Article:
Recent developments seem to show that Adobe Flash, the online video carrier of choice for many years, is being phased out. More and more video players are turning to alternative systems such as Microsoft’s Silverlight, and we are seeing more HTML5-based videos as it becomes possible to create features using code that does not depend on Flash.
Flash has not exactly been popular with users over the last few years, becoming more well known for slowing down computers and posing worrying security risks than for providing high quality video content. It is now mostly used for online adverts: it is thought that over 84% of banner ads currently use Flash, although it is possible to block Flash on your browser if you don’t wish to see such adverts. However, online giants including Google and Amazon are now turning away from Flash adverts, further signalling its impending doom.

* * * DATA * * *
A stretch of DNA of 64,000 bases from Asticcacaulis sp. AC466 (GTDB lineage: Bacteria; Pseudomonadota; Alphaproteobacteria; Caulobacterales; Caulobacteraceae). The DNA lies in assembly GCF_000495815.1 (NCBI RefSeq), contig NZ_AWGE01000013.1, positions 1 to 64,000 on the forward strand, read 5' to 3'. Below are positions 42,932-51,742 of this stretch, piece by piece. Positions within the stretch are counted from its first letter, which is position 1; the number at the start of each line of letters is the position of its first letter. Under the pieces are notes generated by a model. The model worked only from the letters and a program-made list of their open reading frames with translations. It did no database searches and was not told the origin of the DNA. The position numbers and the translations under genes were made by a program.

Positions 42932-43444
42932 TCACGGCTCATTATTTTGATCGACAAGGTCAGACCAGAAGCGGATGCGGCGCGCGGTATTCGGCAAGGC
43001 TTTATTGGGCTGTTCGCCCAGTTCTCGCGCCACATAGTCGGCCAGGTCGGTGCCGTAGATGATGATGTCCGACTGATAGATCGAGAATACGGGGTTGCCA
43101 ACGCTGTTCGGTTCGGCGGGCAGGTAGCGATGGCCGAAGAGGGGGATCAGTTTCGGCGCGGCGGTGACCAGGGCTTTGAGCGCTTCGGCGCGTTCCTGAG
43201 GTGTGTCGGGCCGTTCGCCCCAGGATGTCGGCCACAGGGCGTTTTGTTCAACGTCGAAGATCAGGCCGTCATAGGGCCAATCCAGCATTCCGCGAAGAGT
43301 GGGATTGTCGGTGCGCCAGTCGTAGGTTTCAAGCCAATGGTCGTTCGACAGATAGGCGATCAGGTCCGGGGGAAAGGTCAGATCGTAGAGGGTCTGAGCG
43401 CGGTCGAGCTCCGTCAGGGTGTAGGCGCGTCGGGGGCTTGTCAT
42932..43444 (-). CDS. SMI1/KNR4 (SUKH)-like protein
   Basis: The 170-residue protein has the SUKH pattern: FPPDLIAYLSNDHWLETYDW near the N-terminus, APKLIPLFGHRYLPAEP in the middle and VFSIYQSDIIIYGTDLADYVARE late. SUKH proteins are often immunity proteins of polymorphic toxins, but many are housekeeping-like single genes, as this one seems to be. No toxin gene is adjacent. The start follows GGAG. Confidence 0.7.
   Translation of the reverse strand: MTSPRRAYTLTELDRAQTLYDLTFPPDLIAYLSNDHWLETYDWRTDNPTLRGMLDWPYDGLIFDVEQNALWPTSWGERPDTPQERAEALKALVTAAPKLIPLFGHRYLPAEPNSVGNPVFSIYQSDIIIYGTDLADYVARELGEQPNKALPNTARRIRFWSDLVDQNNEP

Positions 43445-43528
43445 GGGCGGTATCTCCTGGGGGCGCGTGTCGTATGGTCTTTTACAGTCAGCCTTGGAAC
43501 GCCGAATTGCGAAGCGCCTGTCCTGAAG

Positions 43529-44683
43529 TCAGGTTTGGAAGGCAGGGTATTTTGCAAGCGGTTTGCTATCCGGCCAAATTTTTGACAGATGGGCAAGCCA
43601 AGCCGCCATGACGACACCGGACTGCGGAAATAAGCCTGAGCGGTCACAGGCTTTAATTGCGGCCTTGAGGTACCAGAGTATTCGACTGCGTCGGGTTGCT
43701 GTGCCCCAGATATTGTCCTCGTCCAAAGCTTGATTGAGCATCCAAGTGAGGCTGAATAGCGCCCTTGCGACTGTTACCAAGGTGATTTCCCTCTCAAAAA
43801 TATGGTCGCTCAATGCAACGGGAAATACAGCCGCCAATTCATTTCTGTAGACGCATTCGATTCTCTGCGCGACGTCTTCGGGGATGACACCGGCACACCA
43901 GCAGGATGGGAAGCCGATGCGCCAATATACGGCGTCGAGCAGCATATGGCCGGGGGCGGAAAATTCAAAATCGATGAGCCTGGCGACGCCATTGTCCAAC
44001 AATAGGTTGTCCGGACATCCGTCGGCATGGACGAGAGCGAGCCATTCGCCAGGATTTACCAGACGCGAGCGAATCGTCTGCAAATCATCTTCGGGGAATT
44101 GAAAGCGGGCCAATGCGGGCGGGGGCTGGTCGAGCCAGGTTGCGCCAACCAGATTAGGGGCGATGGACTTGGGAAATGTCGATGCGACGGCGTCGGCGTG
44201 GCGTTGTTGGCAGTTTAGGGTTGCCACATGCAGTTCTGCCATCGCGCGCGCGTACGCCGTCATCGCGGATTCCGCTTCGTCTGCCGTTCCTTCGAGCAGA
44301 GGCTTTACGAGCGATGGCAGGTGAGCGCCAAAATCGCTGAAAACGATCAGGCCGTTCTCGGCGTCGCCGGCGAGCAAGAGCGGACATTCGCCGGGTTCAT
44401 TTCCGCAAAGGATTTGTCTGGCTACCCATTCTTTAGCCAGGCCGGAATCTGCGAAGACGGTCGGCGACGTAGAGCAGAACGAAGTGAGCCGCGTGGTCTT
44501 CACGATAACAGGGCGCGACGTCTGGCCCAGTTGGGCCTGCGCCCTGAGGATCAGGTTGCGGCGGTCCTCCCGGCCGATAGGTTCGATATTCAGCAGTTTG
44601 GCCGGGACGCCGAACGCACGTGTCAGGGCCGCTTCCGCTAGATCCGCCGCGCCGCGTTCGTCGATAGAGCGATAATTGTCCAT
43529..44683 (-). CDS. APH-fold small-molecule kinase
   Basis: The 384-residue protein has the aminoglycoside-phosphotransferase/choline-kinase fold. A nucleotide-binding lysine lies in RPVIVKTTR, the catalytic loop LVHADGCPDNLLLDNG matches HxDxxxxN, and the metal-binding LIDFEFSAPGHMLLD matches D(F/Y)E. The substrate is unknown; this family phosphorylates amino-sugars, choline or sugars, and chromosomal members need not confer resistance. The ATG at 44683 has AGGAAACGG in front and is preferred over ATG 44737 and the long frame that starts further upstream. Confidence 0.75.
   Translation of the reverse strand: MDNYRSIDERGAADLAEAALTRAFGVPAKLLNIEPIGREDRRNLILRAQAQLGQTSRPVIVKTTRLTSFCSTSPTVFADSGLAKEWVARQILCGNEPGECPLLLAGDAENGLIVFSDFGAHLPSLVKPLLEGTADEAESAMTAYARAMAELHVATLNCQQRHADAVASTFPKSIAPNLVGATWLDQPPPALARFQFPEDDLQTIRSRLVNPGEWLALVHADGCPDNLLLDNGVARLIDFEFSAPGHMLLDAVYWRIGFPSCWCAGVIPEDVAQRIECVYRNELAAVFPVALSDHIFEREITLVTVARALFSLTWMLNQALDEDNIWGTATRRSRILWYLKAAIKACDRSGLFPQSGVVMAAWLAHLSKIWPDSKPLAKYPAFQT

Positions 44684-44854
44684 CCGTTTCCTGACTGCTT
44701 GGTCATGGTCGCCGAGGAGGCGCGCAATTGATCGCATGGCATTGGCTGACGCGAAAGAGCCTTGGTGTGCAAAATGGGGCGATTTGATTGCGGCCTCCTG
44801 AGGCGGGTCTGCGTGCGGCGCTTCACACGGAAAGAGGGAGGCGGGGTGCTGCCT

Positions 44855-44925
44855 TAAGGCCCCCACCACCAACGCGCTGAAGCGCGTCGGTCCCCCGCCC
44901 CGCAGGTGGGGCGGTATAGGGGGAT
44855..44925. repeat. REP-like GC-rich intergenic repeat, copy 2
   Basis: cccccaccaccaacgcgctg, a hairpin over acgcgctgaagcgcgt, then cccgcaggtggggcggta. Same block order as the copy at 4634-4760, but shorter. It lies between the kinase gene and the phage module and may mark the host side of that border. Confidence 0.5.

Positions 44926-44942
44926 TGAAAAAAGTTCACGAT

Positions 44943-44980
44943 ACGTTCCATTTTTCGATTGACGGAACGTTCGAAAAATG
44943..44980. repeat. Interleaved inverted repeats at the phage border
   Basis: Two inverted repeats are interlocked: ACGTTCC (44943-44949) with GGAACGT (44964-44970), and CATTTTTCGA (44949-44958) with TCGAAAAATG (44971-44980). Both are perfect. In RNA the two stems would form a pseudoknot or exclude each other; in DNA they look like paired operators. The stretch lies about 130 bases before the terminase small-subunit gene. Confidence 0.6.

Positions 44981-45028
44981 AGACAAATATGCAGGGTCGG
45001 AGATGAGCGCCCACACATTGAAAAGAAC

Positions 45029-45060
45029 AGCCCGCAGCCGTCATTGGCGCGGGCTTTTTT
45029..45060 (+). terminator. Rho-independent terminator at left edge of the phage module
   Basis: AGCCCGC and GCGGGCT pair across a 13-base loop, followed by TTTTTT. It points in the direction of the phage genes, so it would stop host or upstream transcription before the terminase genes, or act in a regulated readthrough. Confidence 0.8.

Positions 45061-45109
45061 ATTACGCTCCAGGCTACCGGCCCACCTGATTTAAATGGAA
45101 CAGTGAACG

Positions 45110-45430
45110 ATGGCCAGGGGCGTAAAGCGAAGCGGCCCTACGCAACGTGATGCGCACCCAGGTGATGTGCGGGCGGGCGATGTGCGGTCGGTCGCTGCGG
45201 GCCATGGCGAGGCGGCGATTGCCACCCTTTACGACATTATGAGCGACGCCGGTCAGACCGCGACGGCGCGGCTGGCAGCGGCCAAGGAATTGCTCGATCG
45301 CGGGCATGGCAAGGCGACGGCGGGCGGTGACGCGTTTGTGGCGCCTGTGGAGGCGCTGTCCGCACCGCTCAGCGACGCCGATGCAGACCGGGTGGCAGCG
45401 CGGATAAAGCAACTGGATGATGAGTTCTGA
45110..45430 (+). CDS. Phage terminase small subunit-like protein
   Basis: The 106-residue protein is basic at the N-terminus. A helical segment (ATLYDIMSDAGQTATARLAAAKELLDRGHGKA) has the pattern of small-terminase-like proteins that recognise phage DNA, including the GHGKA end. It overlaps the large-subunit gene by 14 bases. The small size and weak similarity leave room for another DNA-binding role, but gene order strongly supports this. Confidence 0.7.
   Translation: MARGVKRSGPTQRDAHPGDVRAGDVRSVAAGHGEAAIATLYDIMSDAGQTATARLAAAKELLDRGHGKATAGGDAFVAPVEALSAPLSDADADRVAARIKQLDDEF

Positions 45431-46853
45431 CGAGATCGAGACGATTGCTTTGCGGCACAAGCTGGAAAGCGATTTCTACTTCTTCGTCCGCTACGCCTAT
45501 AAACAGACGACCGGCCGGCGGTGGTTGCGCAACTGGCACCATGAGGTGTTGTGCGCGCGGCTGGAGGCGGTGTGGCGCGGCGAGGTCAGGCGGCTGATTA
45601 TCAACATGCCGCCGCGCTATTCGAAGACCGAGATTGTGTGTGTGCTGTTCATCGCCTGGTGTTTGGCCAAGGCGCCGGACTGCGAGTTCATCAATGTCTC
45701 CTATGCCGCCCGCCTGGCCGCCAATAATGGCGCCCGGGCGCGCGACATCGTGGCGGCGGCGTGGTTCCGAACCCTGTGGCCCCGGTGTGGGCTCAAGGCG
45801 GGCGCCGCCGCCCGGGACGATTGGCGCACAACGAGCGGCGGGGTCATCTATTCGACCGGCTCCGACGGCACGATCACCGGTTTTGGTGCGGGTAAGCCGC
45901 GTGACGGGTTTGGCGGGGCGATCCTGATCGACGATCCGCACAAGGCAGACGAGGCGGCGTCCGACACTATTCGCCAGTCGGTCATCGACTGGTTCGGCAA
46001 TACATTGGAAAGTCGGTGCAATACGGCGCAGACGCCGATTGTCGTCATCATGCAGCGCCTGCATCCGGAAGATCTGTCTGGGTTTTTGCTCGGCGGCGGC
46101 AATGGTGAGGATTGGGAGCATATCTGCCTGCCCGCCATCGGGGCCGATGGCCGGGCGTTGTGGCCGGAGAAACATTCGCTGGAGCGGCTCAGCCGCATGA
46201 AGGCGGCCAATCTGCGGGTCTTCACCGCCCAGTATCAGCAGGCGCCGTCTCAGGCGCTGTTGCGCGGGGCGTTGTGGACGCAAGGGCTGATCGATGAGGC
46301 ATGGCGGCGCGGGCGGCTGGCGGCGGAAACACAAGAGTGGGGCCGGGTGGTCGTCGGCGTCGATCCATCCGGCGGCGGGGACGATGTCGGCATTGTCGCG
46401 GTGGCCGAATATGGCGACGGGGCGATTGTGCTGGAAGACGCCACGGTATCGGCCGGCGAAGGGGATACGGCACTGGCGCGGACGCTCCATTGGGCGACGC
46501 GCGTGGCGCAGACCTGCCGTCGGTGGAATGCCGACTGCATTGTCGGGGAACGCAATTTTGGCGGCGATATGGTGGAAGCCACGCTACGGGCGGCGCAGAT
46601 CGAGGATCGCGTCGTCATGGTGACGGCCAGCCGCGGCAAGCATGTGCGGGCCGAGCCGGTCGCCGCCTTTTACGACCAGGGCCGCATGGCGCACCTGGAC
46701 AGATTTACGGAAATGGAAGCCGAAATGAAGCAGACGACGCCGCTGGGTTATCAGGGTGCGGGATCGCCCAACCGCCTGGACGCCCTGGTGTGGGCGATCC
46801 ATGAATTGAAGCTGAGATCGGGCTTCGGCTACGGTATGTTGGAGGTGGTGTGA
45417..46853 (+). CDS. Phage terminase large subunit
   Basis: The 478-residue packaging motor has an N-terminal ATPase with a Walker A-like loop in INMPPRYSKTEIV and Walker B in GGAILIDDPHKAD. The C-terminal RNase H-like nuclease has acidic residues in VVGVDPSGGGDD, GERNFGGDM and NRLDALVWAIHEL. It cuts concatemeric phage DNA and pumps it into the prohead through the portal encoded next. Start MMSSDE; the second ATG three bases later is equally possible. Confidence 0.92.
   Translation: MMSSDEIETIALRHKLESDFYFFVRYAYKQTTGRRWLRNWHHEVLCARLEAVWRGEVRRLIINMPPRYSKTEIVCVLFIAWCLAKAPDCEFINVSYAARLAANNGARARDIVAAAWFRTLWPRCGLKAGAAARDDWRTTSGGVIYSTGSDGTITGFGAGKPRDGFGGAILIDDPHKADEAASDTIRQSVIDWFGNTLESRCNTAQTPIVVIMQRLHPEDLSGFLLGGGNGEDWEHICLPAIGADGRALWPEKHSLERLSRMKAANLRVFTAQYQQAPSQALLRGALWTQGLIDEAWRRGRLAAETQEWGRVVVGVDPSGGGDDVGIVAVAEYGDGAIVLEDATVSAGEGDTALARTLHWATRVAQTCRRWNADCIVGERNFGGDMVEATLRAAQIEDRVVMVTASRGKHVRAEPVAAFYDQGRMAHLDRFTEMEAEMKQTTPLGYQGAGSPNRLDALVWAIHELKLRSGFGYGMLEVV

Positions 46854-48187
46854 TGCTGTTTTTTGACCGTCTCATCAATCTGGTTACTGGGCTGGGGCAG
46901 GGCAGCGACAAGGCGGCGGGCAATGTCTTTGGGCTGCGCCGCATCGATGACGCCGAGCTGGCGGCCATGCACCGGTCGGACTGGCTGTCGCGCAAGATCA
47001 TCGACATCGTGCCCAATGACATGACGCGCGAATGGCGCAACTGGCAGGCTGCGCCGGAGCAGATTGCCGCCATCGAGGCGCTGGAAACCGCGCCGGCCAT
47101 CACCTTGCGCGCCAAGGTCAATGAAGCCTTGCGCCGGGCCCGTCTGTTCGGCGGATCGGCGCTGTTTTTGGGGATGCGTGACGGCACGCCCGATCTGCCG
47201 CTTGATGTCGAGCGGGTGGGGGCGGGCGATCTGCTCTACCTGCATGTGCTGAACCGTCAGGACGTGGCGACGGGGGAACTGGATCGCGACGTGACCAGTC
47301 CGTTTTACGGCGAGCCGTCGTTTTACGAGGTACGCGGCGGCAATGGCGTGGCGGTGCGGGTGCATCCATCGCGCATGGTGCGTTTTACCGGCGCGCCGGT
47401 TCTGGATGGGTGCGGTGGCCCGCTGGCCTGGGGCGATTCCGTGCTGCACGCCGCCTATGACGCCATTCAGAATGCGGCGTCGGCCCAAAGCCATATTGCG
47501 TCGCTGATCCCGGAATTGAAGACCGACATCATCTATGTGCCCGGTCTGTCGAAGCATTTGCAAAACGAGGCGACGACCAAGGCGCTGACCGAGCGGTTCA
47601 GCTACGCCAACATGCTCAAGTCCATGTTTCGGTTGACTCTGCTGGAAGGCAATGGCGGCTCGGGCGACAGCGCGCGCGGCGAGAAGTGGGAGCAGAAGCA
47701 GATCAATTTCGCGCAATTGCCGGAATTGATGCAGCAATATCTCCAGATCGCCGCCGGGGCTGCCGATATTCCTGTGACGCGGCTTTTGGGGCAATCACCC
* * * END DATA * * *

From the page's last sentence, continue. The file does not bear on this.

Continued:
Firefox and Amazon have already blocked Flash, and from next month, Google’s Chrome browser will no longer run Flash ads automatically; instead, users will have to specifically click on the advert. Android and iOS tablets and smartphones rarely use Flash, and as more people these days use these devices to access the internet rather than laptops and desktops, it seems that advertisers will have to look for new ways to reach their global audience.